However, the paste can also be added to dishes to provide a rich, umami flavor that’s great in dressings and marinades.

It works well with fish and it can even add a unique richness to chocolate and caramel desserts.

No miso paste at hand, but a recipe that calls for it? Read: Miso paste substitute | 5 options you could add to your dish instead.

Miso paste nutrition

Miso paste is high in vitamins and minerals like B vitamins, vitamins E and K, and folic acid.

Because it’s fermented, it works as a probiotic with beneficial bacteria that improve gut health, which can boost mental and physical wellness!

The fermentation process also makes sure miso paste doesn’t expire that quickly.

What is soybean paste?

Soybean paste is most commonly called doenjang, and it’s a fermented bean paste made of soybean and brine.

Soybeans are soaked overnight and then coarsely ground and shaped into a cube. The cubes are cooled and dried.

Once they harden, they’re left to ferment for several months in earthenware pots. But unlike with miso, the lids are kept off so air can get to it. This is the second round of fermentation.

After about 90% of the moisture is removed from the paste (which is used to make a light soy sauce), it’s put back into the pots to ferment for a third time.

How to use soybean paste

Soybean paste is commonly used to produce soybean soup and it can also be used as a relish. It’s eaten as a condiment for vegetables and for dipping.

It can also be mixed with garlic and sesame oil to produce ssamjang, which is traditionally eaten in leaf vegetables and often served as a complement to popular Korean meat dishes.

Soybean paste nutrition

Because soybean paste is fermented, it’s beneficial to the digestive system. It’s also rich in flavonoids, vitamins, minerals, and plant hormones, which are known for being anti-carcinogenic.

Soybean paste is also rich in the essential amino acid lysine and the fatty acid linoleic acid, which play an important role in the normal growth of blood vessels and the prevention of blood vessel-related illness.

Recipes with miso paste and soybean paste

Miso paste vs soybean paste

Miso soup recipe

Joost Nusselder
Miso can be used to make a wide variety of dishes, but miso soup is the most common. Here’s how you make this traditional Japanese dish.
No ratings yet
Prep Time 10 minutes
Cook Time 30 minutes
Course Soup
Cuisine Japanese


  • 4 cups vegetable broth (or dashi for a more authentic taste)
  • 1 sheet nori (dried seaweed) cut into large rectangles
  • 3-4 tbsp miso paste
  • ½ cup green chard chopped
  • ½ cup green onion chopped
  • ¼ cup firm tofu cubed


  • Place vegetable broth in a medium saucepan and bring to a low simmer.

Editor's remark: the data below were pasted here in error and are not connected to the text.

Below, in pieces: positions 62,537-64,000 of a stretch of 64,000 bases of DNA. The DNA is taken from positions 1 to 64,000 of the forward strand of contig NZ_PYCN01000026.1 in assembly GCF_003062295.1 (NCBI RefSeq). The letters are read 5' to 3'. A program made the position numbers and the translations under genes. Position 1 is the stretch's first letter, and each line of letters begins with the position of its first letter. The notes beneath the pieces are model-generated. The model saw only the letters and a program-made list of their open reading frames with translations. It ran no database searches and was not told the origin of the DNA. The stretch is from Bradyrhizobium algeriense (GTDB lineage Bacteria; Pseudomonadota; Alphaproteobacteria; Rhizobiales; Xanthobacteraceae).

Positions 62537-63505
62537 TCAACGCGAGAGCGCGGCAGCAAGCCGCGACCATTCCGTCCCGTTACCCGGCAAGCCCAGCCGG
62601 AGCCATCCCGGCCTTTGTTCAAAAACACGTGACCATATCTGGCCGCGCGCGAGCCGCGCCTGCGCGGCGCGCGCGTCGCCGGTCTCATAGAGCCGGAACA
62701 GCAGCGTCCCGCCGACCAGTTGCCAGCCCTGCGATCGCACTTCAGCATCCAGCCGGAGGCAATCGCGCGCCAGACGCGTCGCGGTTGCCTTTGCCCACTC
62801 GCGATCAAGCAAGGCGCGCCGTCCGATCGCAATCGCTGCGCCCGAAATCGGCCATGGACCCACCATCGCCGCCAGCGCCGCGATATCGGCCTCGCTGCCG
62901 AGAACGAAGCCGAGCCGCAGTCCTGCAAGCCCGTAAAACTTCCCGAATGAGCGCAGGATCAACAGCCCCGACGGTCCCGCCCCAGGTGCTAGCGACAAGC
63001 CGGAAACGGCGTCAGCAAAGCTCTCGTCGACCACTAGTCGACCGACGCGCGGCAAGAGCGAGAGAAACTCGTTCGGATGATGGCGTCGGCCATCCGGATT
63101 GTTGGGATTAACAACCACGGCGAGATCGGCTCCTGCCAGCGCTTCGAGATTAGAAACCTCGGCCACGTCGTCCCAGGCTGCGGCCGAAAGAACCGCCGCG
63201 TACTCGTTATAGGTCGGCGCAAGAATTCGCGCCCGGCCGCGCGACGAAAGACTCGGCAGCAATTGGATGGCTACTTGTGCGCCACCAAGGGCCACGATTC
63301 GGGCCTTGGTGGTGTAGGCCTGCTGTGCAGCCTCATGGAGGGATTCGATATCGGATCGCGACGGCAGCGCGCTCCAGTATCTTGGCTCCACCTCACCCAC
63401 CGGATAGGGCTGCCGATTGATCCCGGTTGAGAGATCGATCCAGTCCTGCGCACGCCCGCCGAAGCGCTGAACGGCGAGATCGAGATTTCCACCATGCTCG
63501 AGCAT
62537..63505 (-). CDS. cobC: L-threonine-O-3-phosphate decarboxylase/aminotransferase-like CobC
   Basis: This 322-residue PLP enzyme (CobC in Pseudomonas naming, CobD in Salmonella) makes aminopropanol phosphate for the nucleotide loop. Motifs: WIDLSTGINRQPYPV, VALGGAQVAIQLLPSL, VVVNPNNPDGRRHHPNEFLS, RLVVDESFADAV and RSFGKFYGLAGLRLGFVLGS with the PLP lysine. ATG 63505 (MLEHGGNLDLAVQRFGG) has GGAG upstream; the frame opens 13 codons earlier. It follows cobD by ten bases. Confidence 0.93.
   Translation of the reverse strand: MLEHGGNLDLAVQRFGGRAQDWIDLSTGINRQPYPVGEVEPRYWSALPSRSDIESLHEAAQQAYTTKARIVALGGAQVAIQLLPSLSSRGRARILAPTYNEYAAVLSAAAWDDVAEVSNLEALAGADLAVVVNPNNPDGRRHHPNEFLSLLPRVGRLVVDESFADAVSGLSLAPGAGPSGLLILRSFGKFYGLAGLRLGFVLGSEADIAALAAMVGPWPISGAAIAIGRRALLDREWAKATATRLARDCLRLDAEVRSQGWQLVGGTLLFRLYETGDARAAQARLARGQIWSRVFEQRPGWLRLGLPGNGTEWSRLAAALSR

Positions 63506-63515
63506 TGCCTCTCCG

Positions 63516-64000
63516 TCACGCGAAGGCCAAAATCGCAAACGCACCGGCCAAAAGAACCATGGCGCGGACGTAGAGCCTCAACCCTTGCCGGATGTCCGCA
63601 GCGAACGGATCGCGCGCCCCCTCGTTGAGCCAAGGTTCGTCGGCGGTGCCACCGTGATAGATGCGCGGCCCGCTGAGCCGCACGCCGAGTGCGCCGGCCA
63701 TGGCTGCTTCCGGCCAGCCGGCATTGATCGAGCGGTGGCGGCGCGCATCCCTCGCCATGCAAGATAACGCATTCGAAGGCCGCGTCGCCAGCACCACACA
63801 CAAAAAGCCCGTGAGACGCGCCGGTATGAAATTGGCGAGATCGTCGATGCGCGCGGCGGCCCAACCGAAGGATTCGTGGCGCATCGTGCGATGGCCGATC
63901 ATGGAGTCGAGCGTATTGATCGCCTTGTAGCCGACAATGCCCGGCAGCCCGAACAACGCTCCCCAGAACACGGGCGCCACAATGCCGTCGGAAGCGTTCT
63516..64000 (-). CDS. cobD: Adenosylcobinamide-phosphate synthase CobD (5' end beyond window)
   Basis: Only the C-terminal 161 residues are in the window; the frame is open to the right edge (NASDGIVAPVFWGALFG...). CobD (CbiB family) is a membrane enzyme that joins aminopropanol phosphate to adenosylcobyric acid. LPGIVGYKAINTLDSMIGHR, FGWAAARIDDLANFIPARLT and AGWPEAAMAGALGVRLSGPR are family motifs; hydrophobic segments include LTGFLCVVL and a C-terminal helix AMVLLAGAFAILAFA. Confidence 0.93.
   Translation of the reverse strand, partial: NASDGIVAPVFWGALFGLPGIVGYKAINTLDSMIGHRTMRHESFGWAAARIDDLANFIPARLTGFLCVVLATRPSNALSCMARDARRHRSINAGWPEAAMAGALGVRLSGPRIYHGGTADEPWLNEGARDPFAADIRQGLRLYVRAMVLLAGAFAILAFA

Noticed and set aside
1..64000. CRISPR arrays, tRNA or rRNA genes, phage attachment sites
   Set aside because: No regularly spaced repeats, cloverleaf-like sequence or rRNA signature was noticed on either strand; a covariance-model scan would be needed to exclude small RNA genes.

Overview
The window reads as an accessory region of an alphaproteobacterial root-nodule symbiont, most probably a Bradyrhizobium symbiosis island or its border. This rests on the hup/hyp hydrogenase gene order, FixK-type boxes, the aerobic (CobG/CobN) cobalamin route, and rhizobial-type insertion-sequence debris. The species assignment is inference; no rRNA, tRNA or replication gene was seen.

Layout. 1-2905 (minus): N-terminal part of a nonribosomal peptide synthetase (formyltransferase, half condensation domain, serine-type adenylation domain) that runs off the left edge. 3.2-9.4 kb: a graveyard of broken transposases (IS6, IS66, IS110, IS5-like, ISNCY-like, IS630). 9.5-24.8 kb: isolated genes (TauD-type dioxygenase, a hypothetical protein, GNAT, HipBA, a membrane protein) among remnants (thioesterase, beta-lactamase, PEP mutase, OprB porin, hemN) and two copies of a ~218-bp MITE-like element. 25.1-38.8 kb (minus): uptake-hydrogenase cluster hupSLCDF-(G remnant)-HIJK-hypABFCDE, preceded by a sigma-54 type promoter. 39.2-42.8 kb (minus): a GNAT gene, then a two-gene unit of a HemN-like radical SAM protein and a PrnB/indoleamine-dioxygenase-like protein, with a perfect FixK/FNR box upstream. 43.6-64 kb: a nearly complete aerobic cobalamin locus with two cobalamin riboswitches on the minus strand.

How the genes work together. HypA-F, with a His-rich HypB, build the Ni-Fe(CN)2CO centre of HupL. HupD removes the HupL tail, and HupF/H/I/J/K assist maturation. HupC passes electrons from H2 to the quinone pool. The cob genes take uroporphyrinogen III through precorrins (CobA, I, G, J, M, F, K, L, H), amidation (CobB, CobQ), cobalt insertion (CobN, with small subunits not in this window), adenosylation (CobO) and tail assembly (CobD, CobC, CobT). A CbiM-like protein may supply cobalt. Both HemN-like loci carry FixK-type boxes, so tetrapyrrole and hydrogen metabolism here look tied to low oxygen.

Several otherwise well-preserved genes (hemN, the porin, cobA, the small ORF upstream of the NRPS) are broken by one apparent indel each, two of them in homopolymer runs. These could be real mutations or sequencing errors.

• While broth is simmering, place miso into a small bowl. Add a little hot water and whisk until smooth. Set aside.
  • Add chard, green onion, and tofu to soup and cook for 5 minutes. Add nori and stir.
  • Remove from heat, add miso mixture, and stir to combine.
  • Taste and add more miso or a pinch of sea salt if desired. Serve warm.
Keyword miso soup
Tried this recipe?Let us know how it was!

Looking for more miso paste inspiration? We also have a great recipe here: Vegan miso soup with noodles: make dashi & miso from scratch.

Miso paste vs soybean paste

Pork belly and soybean paste recipe

Joost Nusselder
Let’s see what we can do with soybean paste in this fried pork belly recipe!
No ratings yet
Prep Time 10 minutes
Cook Time 30 minutes
Course Main Course
Cuisine Japanese


  • 3-4 slices pork belly cut into big pieces
  • ½ potato thinly sliced
  • ½ zucchini cut into thin slices
  • ¼ cup white onion chopped into small pieces
  • 2-3 slices ginger
  • 2 cloves garlic sliced
  • 2 stalks green onion chopped for garnishing
  • ¼ tsp sugar
  • touch of sesame oil


  • Pan fry pork belly for 3-4 minutes until brown and crisp. Set aside.
  • Add potato, onion, and zucchini into pan. Stir fry for 4-5 minutes under medium-high heat until soft.
  • Toss in ginger and garlic, and pour 1 cup of water into the pan. Stir to mix well.
  • Once water starts to boil, add soybean paste and sugar. Stir to mix well.
  • Turn flame to medium-low heat and simmer for about 10 minutes with the lid on, stirring occasionally.
  • Add pork belly to pan and cook an additional 2-3 minutes.
  • Remove from pan and transfer to large serving bowl.
  • Drizzle with sesame oil, sprinkle with green onion, and serve.
Keyword Pork
Tried this recipe?Let us know how it was!

Now that you know the difference between soybean paste and miso paste, which will you be adding to your dishes?

Also read: these are the differences between Japanese and Korean food

Check out our new cookbook

Bitemybun's family recipes with complete meal planner and recipe guide.

Try it out for free with Kindle Unlimited:

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Joost Nusselder, the founder of Bite My Bun is a content marketer, dad and loves trying out new food with Japanese food at the heart of his passion, and together with his team he's been creating in-depth blog articles since 2016 to help loyal readers with recipes and cooking tips.